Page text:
We arrived at Fair Oaks Hospital on Thursday morning, May 29, at 0545 for a 0600 induction. Unfortunately our doctor had just had a delivery so we didn’t end up having my water broken until 0815 and there was meconium in the fluid. Of course this raised a flag for the doctor but since I was already 2 cm. dilated and 50% effaced the hope was that my body would take over the labor naturally. Unfortunately, this was not the case. Luckily my doctors were okay with me moving me around and Thad and I spent the next few hours walking to see if we could get things moving. I only had a handful of contractions but nothing too uncomfortable. By about 1115 they checked me for dilation and there was no progress. At 1145 we decided to try some pitocin at a very low dose to see if that would jump start my contractions. At 1600 my doctor came to check my progress and I was only 3 cm dilated. My doula, Mary Beth, said that at this point the contractions should be “knocking me down” and they weren’t that bad so we went with the doctor’s advice and upped the pitocin yet again. The contractions became steadily stronger and longer, and what had begun as contraction-talk-contraction soon quieted into focused, active labor. The pain of the contractions also steadily grew, with the breathing and positioning techniques becoming less effective as the contraction times grew to two minutes and the breaks between decreased, with contractions sometimes stacking three or four in a row. Around 2200 the contractions were so long and close together, the nurse began lowering the Pitocin dose, which did very little. By 2330, the Pitocin drip had been turned off completely, but the contractions were still extremely strong and abnormally long. The doctor was doing an exam every two hours or so at this point, and at midnight, I reached the 5cm mark. Thad and our doula were both hopeful that things would accelerate at this point, with the contractions being as heavy as they were. Unfortunately, after another two grueling hours, I was only 6cm dilated, and all of our energy reserves were running low. We pushed through another two hours which included vomiting and bouts of the shakes, and we had high hopes as the doctor entered at 0400. Unfortunately, it was not to be, as I was still right around 6cm dilated. With so little energy remaining, we decided an epidural would be the best path for rest and another session after a brief rest. The epidural was administered at 0515, and we all took a quick sleep until 0730, at which point the nurses started up the Pitocin again (contractions had slowed to a point where we would not be able to make progress). The contractions were not as painful with the epidural in place, and over the next five hours, dilation slowly progressed. By about 1300 I was nearing the 10cm mark, but the anterior lip of the cervix refused to retract properly. We waited through another hour of contractions (and a stronger epidural), but the lip stayed in place. The nurse and doctor felt it was soft enough that it would not present a danger to the baby, and at 1500, we repositioned and started actual pushing!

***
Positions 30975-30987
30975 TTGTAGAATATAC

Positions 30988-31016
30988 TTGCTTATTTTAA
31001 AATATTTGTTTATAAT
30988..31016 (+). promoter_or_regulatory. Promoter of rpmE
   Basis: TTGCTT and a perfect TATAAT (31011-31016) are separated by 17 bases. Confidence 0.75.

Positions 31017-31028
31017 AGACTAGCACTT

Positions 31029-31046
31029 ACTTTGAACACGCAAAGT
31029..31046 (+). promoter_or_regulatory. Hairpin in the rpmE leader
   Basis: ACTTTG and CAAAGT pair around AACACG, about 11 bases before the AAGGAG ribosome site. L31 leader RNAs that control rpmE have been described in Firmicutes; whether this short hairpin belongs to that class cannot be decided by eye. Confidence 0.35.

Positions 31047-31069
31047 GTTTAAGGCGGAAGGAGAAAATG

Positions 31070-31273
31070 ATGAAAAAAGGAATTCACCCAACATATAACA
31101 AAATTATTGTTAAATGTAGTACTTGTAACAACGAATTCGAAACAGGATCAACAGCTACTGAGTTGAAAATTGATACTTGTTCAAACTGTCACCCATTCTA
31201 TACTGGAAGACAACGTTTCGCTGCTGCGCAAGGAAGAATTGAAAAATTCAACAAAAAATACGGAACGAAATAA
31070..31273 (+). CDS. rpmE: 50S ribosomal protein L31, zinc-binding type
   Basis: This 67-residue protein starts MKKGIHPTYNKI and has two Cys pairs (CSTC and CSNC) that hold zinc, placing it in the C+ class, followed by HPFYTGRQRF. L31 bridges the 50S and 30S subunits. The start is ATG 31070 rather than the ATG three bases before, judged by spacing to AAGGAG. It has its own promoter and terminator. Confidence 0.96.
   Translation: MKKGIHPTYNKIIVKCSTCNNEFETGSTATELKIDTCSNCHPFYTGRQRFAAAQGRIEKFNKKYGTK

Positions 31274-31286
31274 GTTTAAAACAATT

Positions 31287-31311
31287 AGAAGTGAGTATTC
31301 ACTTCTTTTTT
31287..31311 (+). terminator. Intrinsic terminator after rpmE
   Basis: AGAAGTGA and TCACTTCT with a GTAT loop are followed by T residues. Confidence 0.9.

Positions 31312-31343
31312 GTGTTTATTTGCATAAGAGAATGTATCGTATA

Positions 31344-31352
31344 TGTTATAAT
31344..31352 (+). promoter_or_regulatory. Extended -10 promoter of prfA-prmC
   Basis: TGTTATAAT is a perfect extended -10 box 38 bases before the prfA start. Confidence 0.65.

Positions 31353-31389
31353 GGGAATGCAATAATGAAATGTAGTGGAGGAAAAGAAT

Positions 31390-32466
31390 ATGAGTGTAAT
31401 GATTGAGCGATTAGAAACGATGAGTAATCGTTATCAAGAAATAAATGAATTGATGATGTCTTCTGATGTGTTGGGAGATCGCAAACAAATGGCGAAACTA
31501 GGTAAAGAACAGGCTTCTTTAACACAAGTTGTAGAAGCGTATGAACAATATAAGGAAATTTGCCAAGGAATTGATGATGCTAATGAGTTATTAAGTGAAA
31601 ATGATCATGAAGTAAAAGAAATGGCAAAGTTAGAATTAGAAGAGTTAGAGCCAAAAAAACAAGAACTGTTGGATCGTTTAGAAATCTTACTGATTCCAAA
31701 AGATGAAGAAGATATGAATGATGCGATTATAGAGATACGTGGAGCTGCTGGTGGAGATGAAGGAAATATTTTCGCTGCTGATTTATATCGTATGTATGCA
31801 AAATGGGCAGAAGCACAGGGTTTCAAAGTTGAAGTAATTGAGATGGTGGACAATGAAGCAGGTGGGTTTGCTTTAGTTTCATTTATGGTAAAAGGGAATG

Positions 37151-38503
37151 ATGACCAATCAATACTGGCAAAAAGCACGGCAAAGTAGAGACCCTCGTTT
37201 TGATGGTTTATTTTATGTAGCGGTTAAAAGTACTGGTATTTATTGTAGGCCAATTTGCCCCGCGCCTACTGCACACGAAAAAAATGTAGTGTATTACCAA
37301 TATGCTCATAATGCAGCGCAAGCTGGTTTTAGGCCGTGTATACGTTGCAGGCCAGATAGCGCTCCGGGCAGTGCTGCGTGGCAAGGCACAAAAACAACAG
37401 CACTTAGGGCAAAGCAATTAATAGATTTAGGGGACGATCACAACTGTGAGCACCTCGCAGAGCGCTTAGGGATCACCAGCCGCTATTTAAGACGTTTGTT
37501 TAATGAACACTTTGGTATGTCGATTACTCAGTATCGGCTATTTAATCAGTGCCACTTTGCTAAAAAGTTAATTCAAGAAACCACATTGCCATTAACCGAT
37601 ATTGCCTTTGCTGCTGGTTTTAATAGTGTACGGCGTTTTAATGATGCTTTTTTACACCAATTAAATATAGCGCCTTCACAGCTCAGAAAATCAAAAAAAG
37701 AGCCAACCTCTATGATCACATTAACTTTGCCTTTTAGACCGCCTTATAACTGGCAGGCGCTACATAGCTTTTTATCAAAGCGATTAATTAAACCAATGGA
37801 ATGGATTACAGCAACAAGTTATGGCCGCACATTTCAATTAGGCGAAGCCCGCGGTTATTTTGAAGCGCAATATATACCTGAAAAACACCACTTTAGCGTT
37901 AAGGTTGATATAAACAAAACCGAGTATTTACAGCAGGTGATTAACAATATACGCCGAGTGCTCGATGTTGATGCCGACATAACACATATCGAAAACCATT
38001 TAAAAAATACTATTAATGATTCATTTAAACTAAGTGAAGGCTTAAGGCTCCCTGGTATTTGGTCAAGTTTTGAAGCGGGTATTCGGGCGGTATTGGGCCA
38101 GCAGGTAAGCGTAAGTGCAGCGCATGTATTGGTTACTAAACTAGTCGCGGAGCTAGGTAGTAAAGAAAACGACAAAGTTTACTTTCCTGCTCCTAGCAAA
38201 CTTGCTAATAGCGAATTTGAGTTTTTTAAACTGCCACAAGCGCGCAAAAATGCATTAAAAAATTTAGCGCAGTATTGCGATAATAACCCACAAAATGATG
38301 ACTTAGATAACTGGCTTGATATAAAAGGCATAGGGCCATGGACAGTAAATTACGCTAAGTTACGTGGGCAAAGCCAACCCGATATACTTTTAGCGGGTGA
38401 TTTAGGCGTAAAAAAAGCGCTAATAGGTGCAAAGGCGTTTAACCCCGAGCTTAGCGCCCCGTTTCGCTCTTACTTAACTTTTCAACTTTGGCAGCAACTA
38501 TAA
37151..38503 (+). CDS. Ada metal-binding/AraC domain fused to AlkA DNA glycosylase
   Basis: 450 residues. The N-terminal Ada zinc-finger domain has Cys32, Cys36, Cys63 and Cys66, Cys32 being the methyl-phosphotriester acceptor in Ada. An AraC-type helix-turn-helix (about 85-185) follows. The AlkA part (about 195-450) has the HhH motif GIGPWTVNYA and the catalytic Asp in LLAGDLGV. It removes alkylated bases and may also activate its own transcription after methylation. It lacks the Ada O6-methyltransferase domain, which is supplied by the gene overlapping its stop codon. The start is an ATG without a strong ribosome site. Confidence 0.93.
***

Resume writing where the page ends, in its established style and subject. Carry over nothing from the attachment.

After about 10 minutes of pushing (learning curve!), the epidural wore off, and while the pain was more intense, I also had a much better sense of where and how I should push, and the nurse was more excited about the movement of the baby, or at least what we thought was progress. As we continued pushing, a number of things became apparent: the baby was not moving as much as he should, my temperature (approaching 102 degrees), pulse (150 sustained) and blood pressure (180/110) were all worrisome, and the baby’s heart rate was sustained around 190-200 during contractions, signaling distress. After 75 minutes of pushing, the baby had still not moved past the unretracted lip, and the doctor and nurse both recommended we move to an emergency c-section in light of both my and the baby’s deteriorating condition. At this point, the water had been broken for 30 hours, I was already on IV antibiotics to protect against infection, and it was clear that a vaginal delivery was not in the cards.